Tax rates and options schemes need changes to make Ireland attractive, entrepreneurs warn

Wayflyer’s Pierse and Shorla’s Ryan highlight perceived shortcomings in tax system

Entrepreneurs including Wayflyer’s Jack Pierse and Shorla Oncology cofounder Orlaith Ryan have warned issues with the current tax and administration system need changing to make Ireland more attractive to business.

Mr Pierse, whose company recently reached a $1 billion valuation, said tax rates and options schemes could be improved to make Ireland more attractive compared to the UK, which he said currently has the advantage.

“Most of these people who work for us want to probably go on to start their own businesses. I worked for another entrepreneur for two years when I’m starting my own business,” he told the Scale Ireland Autumn Update gathering of entrepreneurs and businesses in Dublin. “Having a 52 per cent tax rate on all the money they [entrepreneurs] make, that they would probably invest back into the economy over the next few years hiring people, just doesn’t feel like it makes a whole lot of sense. It’s probably something that could be worked on.”

He said the company had been “lucky” in hiring the staff they needed. “Hiring staff hasn’t been the hardest thing in the world. But that’s probably limited a little bit to ourselves compared to everyone else,” he said.


Shorla’s Orlaith Ryan said that while the R&D tax credit was important, the process was complex. It was a similar complaint from Squid cofounder Matthew Coffey, who said the administration on agreements such as SAFE was a “distraction from pushing on the business”.

This was Scale Ireland’s first in-person event, with the pandemic and accompanying restrictions leading the group to rely on virtual briefings and webinars. The in-person event also heard from investors Will Prendergast of Frontline VC and Faye Walsh Drouillard, founder and general partner of WakeUp Capital on the current state of funding.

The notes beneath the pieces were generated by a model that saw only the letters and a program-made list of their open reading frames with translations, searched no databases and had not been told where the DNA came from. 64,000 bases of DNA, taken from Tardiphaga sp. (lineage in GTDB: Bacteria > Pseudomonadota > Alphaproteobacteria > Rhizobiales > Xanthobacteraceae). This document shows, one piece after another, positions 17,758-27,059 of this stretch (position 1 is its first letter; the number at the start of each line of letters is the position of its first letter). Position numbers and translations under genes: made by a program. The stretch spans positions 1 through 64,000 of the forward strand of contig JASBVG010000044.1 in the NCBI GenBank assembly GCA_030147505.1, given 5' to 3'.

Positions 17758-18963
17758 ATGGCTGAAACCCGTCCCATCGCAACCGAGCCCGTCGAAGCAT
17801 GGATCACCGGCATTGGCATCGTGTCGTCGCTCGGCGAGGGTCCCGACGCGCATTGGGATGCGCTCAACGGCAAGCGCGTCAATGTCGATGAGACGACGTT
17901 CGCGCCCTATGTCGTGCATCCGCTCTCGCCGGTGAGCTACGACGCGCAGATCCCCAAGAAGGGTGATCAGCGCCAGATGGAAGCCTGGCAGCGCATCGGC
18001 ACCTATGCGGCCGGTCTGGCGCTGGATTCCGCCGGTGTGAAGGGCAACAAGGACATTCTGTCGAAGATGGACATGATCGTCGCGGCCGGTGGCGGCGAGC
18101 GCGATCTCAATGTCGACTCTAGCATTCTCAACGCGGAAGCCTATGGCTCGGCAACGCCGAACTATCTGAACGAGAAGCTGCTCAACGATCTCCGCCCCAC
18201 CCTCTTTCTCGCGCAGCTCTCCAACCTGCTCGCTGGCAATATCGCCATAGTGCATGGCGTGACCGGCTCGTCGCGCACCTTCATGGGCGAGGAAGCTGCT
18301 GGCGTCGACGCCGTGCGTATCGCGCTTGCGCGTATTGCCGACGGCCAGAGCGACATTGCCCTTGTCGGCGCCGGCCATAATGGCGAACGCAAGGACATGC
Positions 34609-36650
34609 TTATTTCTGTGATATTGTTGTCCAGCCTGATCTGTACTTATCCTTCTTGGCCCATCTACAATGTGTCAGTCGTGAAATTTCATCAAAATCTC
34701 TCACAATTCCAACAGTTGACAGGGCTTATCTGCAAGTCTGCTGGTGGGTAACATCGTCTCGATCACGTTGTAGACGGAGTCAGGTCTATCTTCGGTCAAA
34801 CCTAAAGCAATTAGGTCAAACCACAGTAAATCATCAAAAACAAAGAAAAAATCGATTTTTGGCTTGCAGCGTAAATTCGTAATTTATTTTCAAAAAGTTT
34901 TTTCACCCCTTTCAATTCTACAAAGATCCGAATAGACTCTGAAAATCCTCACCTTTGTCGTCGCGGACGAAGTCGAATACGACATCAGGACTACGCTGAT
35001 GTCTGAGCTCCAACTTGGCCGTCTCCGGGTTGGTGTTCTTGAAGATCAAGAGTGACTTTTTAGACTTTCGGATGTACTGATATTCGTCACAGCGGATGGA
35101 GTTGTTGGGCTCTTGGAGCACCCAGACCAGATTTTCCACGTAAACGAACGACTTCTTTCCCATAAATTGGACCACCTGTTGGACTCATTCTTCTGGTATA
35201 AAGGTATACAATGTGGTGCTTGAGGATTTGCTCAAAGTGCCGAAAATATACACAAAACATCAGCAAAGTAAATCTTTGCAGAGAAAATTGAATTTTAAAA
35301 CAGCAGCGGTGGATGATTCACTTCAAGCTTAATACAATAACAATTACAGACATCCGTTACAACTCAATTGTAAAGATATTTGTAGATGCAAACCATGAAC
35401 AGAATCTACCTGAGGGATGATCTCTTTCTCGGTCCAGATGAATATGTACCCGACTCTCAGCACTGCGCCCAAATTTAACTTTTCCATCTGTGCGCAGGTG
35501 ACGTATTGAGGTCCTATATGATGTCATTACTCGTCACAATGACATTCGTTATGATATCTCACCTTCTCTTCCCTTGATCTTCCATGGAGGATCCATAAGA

“This event is very timely because it comes just two weeks ahead of the budget,” said Scale Ireland chief executive Martina Fitzgerald. “It is also coming at a really critical juncture for Ireland Inc because the Government is formulating a new policy, a White Paper on enterprise policy. It is vital that the indigenous tech start-up sector is centre stage in our future economic planning.”

High interest rates and inflation are sparking a “considerable regime change” in Ireland and other European economies, Minister for Finance Paschal Donohoe told the event.

Mr Donohoe said the country was in the “very early days” of the change. “We’re going to evolve from an environment of very low inflation and very, very low interest rates to, at least for a time, higher inflation than we are used to, with interest rates that are clearly changing.”

The Minister refused to divulge any details of the forthcoming budget, but said it would address some of the current difficulties. “This will be a budget that will be about how we respond to a cost-of-living challenge and a great challenge that is now beyond where we were in the summer.”

Ciara O'Brien

Ciara O'Brien

Ciara O'Brien is an Irish Times business and technology journalist